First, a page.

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Sexual Violence in LGBTQ Communities

Abstract

Multiple studies indicate that lesbian, gay, bisexual, transgender, and queer (LGBTQ) individuals are at an increased risk of sexual violence compared to their heterosexual, cisgender counterparts. These disparities, which are evident across a variety of definitions of rape and sexual assault, have prompted researchers to further explore the dynamics, outcomes, and societal responses regarding sexual violence within LGBTQ communities. The existing literature is limited (particularly with regard to transgender victims) but growing rapidly. This chapter provides an overview of existing literature on sexual violence in LGBTQ communities, including how legal definitions of sexual assault and rape have changed over time to become more inclusive, methodological challenges in studying LGBTQ sexual violence, risk factors of victimization, tactics and prevalence, negative mental and physical health outcomes associated with sexual violence, barriers to help-seeking, and disclosure experience. Where the literature permits, distinctions are drawn between the victimization experiences of sexual minorities (e.g., lesbian, gay, bisexual individuals) and gender minorities (e.g., transgender, nonbinary, genderqueer individuals). Special attention is given to LGBTQ victims of sexual violence committed in the context of a hate crime, among incarcerated populations, in childhood, and within intimate relationships. Recommendations are provided for improving future research, public policy, and service provision that address sexual violence in LGBTQ lives.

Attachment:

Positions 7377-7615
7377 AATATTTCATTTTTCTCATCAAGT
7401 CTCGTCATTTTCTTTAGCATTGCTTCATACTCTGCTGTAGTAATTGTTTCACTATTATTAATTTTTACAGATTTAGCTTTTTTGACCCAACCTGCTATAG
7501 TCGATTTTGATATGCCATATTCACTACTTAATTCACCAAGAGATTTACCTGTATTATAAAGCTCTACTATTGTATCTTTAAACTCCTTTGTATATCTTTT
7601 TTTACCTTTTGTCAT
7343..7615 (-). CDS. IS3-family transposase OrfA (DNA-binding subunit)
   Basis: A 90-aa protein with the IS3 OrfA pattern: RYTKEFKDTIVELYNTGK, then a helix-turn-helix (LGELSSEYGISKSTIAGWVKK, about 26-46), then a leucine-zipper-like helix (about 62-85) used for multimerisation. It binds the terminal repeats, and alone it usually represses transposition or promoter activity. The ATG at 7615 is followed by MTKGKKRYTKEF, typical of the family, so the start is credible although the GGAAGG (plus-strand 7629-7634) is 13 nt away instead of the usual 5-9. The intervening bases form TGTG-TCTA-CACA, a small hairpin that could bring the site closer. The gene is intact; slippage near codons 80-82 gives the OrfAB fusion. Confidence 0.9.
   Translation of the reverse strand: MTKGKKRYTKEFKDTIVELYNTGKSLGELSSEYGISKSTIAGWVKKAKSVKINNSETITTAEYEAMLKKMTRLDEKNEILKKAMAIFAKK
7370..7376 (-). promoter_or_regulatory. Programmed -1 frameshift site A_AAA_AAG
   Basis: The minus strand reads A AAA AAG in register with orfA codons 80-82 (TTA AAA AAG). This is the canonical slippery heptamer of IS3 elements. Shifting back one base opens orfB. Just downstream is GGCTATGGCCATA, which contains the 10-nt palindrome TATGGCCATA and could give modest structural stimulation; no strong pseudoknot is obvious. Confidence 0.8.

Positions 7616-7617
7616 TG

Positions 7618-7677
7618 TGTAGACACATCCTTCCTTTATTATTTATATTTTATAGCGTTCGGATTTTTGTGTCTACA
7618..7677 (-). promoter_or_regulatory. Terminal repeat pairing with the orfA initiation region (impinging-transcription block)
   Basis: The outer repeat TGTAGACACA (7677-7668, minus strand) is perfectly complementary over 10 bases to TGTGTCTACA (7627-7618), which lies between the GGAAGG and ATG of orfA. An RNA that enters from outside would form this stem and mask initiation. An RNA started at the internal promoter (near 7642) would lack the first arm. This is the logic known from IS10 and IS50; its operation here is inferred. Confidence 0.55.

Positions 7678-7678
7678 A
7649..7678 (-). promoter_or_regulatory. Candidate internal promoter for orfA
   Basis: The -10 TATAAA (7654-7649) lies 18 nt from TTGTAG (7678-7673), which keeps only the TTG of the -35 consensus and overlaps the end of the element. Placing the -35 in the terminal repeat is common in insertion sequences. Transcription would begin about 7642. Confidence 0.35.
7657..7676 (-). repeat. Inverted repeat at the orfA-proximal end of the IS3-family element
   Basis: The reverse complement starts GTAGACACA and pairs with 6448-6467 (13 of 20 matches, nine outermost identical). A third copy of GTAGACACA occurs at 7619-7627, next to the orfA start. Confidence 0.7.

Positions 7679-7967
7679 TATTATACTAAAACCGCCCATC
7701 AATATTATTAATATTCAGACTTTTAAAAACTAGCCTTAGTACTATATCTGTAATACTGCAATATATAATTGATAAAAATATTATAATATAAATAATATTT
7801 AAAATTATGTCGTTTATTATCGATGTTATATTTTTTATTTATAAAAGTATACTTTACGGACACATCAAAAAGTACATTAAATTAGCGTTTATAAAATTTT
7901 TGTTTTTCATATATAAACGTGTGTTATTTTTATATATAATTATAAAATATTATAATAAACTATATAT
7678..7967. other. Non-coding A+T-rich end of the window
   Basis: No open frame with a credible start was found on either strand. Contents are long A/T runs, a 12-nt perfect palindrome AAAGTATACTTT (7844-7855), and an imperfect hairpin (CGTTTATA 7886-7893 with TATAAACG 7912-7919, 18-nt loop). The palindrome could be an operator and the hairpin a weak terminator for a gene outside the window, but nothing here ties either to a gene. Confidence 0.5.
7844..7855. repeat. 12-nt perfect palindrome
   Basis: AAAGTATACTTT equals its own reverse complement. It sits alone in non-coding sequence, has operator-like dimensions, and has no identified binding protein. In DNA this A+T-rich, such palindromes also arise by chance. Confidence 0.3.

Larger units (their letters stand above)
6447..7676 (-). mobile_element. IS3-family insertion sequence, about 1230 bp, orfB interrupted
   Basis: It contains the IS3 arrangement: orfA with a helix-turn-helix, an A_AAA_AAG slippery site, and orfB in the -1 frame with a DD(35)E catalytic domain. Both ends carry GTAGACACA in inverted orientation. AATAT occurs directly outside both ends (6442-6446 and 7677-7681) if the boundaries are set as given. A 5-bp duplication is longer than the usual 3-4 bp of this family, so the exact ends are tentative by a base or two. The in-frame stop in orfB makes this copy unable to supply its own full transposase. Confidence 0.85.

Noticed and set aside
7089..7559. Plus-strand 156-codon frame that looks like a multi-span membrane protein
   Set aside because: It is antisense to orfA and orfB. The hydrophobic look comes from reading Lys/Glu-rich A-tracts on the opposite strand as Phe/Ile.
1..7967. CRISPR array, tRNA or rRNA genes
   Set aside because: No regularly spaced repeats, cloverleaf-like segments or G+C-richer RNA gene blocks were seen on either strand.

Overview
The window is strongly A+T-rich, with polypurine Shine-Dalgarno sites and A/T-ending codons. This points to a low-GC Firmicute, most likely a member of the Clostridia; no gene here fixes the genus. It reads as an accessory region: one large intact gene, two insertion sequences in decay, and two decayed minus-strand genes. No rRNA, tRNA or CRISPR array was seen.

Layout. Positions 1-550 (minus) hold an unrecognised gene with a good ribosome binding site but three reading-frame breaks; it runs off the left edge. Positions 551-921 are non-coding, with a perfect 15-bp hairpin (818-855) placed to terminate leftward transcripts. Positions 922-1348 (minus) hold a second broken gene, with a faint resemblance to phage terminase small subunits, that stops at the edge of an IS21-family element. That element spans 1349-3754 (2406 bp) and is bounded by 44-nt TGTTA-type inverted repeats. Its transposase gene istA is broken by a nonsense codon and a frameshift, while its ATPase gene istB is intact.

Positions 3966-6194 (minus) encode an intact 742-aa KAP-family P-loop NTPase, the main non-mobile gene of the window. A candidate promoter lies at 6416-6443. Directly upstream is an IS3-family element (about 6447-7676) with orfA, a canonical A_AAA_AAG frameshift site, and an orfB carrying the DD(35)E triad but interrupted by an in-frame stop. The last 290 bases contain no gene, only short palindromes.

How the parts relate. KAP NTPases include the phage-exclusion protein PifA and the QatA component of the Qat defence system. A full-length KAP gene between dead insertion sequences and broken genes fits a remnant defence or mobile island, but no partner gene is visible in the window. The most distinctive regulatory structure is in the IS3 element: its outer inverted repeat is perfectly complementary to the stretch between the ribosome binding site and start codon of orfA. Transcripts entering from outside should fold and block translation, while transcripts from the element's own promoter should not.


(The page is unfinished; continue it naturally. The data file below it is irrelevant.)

Keywords

  • LGBTQ
  • Lesbian
  • Gay
  • Bisexual
  • Transgender
  • Queer
  • Sexual violence
  • Sexual assault
  • Rape

It is really daunting to talk about sexual abuse that happened when you were presenting as your birth gender after you have transitioned. I was not ready to talk about it for a long time after it had happened. However, when I was ready to disclose, I was presenting as a man and then I encountered two problems; one) I didn’t want to remember when I was a girl and two) men are perceived as not having experienced sexual abuse so I wasn’t sure how I would be received.

Rymer and Cartei (2015), p. 158

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Messinger, A.M., Koon-Magnin, S. (2019). Sexual Violence in LGBTQ Communities. In: O'Donohue, W., Schewe, P. (eds) Handbook of Sexual Assault and Sexual Assault Prevention. Springer, Cham. https://doi.org/10.1007/978-3-030-23645-8_39

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